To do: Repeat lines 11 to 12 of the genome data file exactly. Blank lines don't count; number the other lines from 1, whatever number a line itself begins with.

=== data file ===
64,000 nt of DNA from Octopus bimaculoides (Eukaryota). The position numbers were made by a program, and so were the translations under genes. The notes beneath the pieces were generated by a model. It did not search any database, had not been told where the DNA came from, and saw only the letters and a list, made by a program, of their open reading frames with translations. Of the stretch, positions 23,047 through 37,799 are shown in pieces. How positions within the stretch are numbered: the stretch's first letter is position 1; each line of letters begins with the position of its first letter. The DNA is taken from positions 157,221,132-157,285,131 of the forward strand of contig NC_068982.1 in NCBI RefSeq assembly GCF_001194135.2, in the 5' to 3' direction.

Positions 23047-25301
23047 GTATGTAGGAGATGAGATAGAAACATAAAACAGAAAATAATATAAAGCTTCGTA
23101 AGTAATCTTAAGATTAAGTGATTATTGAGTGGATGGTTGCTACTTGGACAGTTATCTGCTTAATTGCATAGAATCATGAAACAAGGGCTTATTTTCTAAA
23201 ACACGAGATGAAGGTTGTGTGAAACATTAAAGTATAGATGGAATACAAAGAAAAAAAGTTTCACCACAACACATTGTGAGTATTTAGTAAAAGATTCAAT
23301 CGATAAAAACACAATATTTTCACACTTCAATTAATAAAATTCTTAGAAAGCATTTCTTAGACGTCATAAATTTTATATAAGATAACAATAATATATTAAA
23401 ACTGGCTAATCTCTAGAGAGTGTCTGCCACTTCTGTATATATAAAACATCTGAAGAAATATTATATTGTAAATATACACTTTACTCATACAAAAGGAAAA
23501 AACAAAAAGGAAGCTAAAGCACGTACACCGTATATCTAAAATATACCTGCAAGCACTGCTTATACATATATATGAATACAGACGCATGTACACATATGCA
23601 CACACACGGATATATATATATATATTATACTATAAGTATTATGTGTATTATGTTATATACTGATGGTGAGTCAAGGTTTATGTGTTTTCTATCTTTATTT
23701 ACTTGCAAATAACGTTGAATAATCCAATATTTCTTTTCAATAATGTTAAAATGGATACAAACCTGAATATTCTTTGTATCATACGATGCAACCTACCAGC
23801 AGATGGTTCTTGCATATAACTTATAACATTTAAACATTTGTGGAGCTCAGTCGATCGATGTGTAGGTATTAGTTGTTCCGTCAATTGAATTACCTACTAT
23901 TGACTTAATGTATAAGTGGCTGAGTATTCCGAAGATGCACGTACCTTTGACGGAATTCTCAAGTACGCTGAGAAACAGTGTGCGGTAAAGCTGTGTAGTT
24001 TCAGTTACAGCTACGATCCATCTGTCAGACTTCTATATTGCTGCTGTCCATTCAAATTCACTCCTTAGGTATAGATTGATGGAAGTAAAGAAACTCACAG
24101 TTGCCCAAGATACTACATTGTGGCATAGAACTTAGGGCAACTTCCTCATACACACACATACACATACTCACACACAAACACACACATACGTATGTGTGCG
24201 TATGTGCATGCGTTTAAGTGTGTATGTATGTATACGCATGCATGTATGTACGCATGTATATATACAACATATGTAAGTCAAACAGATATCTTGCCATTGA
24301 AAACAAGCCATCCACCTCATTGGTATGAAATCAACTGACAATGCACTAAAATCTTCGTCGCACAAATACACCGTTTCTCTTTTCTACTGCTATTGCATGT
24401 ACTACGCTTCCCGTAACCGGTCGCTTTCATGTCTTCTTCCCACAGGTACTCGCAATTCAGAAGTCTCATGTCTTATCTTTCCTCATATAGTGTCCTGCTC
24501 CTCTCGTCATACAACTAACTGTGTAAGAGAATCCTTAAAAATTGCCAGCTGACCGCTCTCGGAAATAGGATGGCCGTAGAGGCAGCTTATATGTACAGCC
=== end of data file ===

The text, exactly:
23801 AGATGGTTCTTGCATATAACTTATAACATTTAAACATTTGTGGAGCTCAGTCGATCGATGTGTAGGTATTAGTTGTTCCGTCAATTGAATTACCTACTAT
23901 TGACTTAATGTATAAGTGGCTGAGTATTCCGAAGATGCACGTACCTTTGACGGAATTCTCAAGTACGCTGAGAAACAGTGTGCGGTAAAGCTGTGTAGTT